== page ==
Cryptocurrency ether hit a record high on Wednesday, taking gains this year to almost 500% on the back of a growing interest in decentralised finance applications and increasing institutional interest in cryptocurrencies.
Ether, the second biggest cryptocurrency by market capitalisation after bitcoin, climbed to US$4 372.35, eclipsing its previous record hit on Monday, and was last up 2%. Bitcoin was down a touch at $56 240.
Ether has jumped almost 500% against the dollar this year as the Ethereum blockchain becomes more widely used by peer-to-peer — or decentralised — cryptocurrency platforms that enable crypto-denominated lending outside of traditional banking institutions.
The surge has also seen ether — which in the crypto world is also widely referred to as ethereum — outperform bitcoin, which has almost doubled in price this year as larger investors warm to the emerging technology.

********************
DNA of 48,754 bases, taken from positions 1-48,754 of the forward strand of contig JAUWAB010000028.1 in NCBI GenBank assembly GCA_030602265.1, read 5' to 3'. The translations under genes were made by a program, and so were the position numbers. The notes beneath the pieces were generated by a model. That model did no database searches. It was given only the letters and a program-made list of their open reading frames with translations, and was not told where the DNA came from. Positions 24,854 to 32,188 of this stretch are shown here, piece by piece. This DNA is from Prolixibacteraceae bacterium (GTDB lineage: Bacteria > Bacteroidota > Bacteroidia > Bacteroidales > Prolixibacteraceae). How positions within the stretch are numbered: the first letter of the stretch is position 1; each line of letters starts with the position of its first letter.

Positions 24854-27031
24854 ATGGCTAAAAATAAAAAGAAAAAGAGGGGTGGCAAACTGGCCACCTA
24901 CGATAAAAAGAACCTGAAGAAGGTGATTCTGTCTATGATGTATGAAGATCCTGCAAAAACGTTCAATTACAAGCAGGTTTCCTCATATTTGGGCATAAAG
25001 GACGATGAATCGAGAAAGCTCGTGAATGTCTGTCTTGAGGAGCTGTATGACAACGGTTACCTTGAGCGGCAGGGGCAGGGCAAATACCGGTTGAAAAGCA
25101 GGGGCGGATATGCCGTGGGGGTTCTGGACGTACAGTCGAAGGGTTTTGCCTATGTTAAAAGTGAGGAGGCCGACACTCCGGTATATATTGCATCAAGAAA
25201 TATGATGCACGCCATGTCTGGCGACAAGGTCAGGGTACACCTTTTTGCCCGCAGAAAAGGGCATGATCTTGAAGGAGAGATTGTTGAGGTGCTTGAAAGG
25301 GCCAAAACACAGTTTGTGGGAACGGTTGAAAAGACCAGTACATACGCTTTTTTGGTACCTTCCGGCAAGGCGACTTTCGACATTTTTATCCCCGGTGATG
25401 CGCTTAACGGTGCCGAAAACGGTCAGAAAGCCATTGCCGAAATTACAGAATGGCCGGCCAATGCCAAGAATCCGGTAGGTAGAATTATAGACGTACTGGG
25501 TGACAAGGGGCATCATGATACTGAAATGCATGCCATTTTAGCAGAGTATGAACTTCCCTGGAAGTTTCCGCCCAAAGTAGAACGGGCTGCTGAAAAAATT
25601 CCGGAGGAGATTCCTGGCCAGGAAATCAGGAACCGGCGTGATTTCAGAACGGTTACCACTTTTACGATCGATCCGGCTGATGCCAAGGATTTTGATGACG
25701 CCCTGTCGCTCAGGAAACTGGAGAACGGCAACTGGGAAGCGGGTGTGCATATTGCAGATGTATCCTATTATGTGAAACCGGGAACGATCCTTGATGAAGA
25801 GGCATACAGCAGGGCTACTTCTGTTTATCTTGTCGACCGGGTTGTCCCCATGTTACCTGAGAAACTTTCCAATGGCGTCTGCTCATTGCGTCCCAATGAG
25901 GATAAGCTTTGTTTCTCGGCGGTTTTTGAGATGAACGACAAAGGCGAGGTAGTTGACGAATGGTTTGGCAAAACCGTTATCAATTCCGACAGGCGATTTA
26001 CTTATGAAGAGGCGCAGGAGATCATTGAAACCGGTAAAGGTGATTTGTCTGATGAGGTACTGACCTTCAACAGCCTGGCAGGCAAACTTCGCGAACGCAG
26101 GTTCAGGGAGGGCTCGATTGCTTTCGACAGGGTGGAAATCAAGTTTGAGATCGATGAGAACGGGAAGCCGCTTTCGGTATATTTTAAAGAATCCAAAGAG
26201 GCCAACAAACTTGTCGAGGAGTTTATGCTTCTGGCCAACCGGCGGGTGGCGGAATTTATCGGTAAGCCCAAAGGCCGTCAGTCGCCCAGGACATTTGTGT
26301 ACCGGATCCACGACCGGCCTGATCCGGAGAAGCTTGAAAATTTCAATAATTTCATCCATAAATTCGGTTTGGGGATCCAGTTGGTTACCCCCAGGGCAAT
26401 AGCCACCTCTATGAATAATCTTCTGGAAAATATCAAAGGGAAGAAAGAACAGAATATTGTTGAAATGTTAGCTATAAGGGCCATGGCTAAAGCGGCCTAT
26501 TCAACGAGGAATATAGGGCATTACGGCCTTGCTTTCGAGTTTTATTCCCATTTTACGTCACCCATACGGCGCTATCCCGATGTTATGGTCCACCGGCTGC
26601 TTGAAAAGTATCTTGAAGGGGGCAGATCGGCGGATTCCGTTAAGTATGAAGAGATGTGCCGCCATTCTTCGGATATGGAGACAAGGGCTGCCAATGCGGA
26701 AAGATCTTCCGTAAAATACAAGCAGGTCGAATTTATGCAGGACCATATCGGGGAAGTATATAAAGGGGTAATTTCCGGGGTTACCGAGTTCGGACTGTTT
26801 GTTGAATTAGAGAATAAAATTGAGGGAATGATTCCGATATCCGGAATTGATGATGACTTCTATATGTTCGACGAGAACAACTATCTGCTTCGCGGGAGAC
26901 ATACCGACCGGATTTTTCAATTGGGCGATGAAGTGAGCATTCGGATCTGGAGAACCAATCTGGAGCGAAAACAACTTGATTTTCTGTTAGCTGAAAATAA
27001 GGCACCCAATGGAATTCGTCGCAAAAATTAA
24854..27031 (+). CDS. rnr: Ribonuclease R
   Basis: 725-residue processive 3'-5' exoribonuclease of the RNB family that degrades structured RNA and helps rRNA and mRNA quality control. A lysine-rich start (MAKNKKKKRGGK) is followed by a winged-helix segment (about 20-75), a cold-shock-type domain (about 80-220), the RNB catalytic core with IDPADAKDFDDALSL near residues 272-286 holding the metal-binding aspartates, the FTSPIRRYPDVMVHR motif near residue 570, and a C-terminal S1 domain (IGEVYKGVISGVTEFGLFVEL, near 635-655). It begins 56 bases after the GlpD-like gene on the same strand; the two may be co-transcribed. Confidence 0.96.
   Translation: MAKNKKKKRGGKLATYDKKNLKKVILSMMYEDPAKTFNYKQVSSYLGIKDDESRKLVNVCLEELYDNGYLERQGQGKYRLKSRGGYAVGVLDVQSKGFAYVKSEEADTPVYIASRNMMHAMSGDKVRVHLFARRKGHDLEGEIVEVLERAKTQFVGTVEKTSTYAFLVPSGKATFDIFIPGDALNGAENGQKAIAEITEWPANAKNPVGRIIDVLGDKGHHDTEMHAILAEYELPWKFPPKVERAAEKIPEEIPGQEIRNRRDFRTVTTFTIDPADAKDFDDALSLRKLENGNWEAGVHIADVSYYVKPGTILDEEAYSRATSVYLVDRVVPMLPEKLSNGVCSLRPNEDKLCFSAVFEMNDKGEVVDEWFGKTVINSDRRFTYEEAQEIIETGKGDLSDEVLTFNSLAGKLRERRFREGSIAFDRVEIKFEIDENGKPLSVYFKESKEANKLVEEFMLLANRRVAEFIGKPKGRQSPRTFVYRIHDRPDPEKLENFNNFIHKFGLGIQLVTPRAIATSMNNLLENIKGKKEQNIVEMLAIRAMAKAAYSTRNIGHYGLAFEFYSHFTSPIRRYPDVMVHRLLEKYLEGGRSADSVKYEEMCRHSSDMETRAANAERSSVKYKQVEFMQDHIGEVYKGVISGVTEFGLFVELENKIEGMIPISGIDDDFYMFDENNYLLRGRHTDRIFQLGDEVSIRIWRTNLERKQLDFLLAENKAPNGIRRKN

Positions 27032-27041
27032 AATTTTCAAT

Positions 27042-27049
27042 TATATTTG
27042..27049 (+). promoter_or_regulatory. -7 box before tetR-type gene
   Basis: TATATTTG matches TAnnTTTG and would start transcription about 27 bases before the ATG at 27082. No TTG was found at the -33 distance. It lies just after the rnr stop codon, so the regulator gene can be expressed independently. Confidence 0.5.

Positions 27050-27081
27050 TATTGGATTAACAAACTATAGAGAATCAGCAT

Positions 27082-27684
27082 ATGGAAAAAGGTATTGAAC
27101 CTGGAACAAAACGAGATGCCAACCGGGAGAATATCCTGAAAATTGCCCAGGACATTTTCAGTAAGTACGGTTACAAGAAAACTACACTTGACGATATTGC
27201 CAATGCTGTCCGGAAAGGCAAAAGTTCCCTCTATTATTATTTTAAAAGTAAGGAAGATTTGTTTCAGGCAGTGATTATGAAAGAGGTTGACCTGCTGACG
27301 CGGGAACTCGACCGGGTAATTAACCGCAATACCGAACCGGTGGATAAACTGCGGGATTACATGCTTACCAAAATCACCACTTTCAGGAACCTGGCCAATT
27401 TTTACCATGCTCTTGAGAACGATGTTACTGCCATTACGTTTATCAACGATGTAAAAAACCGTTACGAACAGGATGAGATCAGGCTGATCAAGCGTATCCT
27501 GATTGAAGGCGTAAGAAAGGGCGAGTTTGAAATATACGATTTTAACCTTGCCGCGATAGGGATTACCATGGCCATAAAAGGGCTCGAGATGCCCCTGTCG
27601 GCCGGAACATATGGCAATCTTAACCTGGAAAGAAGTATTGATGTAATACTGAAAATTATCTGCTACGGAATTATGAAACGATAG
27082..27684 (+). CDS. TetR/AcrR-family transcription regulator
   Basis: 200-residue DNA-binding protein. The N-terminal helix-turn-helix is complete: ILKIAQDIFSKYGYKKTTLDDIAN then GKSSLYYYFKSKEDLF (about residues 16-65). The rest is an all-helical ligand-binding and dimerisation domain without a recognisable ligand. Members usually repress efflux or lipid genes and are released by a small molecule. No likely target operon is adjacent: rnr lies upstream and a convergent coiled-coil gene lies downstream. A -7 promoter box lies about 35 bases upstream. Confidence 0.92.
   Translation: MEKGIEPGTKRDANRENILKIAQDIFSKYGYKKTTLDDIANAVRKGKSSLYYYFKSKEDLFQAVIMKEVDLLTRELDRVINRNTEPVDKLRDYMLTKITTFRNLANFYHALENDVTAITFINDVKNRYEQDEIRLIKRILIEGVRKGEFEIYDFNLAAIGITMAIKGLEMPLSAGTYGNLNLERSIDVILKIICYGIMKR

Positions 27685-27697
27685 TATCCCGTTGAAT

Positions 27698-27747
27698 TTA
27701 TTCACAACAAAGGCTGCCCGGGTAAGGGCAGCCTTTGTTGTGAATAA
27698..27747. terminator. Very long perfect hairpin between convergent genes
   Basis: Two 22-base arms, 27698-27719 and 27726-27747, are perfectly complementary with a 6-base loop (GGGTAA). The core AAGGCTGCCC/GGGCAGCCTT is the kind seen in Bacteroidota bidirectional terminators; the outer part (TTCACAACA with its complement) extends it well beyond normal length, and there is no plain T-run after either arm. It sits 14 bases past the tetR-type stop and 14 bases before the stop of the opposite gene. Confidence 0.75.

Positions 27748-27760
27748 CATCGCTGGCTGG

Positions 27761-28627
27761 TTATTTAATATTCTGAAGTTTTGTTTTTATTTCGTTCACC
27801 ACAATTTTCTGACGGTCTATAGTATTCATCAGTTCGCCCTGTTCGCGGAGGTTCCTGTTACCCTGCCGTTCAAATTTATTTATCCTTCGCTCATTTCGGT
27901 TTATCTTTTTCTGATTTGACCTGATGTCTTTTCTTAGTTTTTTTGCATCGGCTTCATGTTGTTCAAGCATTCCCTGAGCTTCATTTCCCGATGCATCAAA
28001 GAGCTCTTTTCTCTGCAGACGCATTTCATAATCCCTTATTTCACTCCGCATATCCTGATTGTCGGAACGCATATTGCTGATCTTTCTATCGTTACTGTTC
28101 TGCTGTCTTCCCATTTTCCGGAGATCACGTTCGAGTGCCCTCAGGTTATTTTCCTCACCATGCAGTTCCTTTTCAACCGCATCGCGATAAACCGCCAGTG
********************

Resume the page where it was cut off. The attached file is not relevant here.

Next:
US bank JP Morgan on Wednesday said the pace of evolution in the ethereum market has “remained rapid” and that there was still room for growth.
Open interest in CME ethereum futures had increased to $540-million in three months, the bank’s analysts said in a note. A similar level of open interest in CME bitcoin futures took more than two years after listing in 2017, they added.
“Effectively, once bitcoin futures became more accepted among institutional investors, they became more comfortable with cryptocurrencies paving the way for a more rapid acceptance of ethereum futures,” JP Morgan said.
Still, US regulators warned investors on Tuesday over the risks of bitcoin futures in mutual fund investments. In a statement, the Securities and Exchange Commission said bitcoin was a highly speculative market that lacked regulation.
The same JP Morgan analysts warned last week that ether’s increasing valuation was not underpinned by data showing how widely it is used. Factors such as the number of active digital addresses in its network would be more consistent with a price of around $1 000, the US bank said. — Reported by Ritvik Carvalho, with additional reporting by Marc Jones and Tom Wilson, (c) 2021 Reuters